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Honda CR80 Review: Is It The Best Bike For You?

Looking to get a Honda CR80 but wondering if it’s worth buying? If you’re buying your first dirt bike or want to upgrade, you’ve found the right article. 

In this review, I’ll show you what the CR80R is, why it may or may not be right for you, and what to expect when buying and owning one to save you time and money. 

What is the Honda CR80?

It’s an 80cc 2 stroke motocross bike that Honda used to make until 2002. It has a liquid-cooled engine with a 6-speed transmission and suspension that’s built for doing jumps and obstacles on an MX track, but that doesn’t mean you can’t ride it anywhere else. 

1999 Honda CR80R Honda CR80 Review: Is It The Best Bike For You?
1999 Honda CR80R

Who’s it for?

It’s primarily made for kids ages 10-15 years old that are ready for a race bike. It’s one of the worst bikes you can choose if you are a beginner, which I’ll explain in detail as we go through this review. 

Basically, the CR80 has a very abrupt powerband that makes it difficult to control if you’re still learning how to safely ride a dirt bike. This slows down your confidence because you’re forced to focus on just trying to control the bike, rather than working on your technique and having fun. 

CR80 (small wheel) vs CR80 Expert (big wheel)

They’re virtually the same bike, but the main difference is that the CR80RB Expert model has bigger wheels and tires, along with a taller seat height and slightly stiffer suspension. Honda offered this option if you’re a little too big for the small wheel CR 80 or if you are racing the supermini class that has the larger 19/16” wheels and bigger engines up to 112cc.

Seat height – what size rider is the CR80 for?

The CR 80 small wheel model has a seat height of 32.4 inches, which makes it a good size dirt bike if you’re about 4’10”-5’2″. 

The CR 80 Expert big wheel model has a 34.0-inch seat height, so it’s better if you’re in the 5’1″-5’5″ tall range. 

With that said, your inseam makes a big difference, as well as your age, strength, and skill when choosing the right size bike. A bigger engine number size doesn’t always mean it’s a bigger, taller, and faster off-road motorcycle, and vice-versa. 

Engine – what to expect

The Honda CR80 has an 80cc liquid-cooled 2 stroke engine, but what does that mean? For such a small engine, it has a lot of horsepower, which means it has a lot of potential to be ridden fast.

But, basically, all of that power is at a high RPM, because that’s how smaller 2 stroke race engines are tuned. This means that it has very little torque and low RPM, making it a terrible bike to just “casually” ride – it’s not going to accelerate unless you’re giving it a lot of gas.

So, this makes it feel like it has an on/off switch for power (mainly due to the engine not having a power valve like some other 2 stroke engines do). That’s not good for building your confidence if you’re a beginner because it’s going to be hard to control the power. Learning how to use the clutch is also harder because you have to slip the clutch more to get moving or else it will stall.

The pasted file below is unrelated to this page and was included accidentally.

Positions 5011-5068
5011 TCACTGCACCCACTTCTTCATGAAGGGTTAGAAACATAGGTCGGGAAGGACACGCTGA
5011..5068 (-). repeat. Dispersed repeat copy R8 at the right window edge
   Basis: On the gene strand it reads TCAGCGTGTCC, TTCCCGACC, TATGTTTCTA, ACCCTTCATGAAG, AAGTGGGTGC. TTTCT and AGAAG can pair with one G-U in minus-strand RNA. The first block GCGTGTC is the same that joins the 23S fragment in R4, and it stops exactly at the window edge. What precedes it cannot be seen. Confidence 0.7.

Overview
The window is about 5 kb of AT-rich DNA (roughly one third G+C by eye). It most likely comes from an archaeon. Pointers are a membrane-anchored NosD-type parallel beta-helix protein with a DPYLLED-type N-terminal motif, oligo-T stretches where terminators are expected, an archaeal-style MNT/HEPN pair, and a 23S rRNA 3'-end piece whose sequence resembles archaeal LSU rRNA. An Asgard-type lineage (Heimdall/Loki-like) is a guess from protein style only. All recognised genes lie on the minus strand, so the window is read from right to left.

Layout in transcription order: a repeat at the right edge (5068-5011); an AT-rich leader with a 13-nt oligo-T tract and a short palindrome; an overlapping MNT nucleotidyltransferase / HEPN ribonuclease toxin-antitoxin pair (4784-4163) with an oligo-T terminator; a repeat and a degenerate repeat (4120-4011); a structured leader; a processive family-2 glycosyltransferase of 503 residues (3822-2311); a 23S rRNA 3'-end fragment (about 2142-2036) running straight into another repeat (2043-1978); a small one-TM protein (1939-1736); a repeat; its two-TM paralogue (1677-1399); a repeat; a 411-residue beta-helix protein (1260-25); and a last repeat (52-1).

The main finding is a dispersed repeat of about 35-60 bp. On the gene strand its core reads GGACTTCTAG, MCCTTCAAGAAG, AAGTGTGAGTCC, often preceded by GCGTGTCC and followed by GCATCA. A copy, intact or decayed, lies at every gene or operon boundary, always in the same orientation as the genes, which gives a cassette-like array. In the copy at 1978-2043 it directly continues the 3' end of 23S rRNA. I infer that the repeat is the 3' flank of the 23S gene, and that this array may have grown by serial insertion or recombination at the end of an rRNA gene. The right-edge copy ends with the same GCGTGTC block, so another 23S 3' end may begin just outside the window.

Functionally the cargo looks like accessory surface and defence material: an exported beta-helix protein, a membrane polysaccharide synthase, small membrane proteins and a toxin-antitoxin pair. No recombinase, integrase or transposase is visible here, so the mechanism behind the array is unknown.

Is the CR80 engine still good?

It sounds like I’m telling you how bad the engine is, but in reality, it’s a great engine – for what it’s designed to do, and that’s racing. Whether it’s racing motocross, hare scrambles, or swapping the engine into a go-kart, it’s a pretty reliable and fast engine. 

Suspension – is it outdated?

Since Honda hasn’t made the CR80 since 2002, is the suspension any good still? In 1996 they made a big update by changing to upside-down (USD) front forks, which improved the performance by quite a bit over the conventional style forks (normally on trail bikes now). 

Jumping a 2000 Honda CR80 2 stroke motocross bike
Way back in my early days when I had horrible technique on my CR80

Front forks

The newer style USD forks on the 96-02 CR80R are fully adjustable, giving you a bigger range of comfort capabilities. Simply put, you can more easily adjust them to your weight and riding style without doing internal valving changes. 

They aren’t much different than modern 85cc mini forks as far as overall performance goes, so if you don’t need the absolute best suspension, the stock front forks will work great for motocross. 

You can adjust the compression and rebound clickers to make it stiffer or softer. This helps if you’re a little bit lighter or heavier of a rider, or if you’re riding different track conditions that require a slightly different setup to be the most comfortable. 

Rear shock

On the 1996 and newer models, you get a fully adjustable rear shock. Setting the sag is the first thing you need to do (assuming you have the right size spring rates). 

After that, you can adjust the compression and rebound damping clickers on the shock as well. Getting your front and rear suspension balanced will make a huge difference in the handling of your dirt bike, which will give you more confidence and allow you to ride faster with more control. 

Handling 

With the geometry of a motocross bike, the CR80 will handle very well and be stable for its size. This means that riding at high speeds and over obstacles, it won’t kick around as much as a trail bike. 

CR80 weight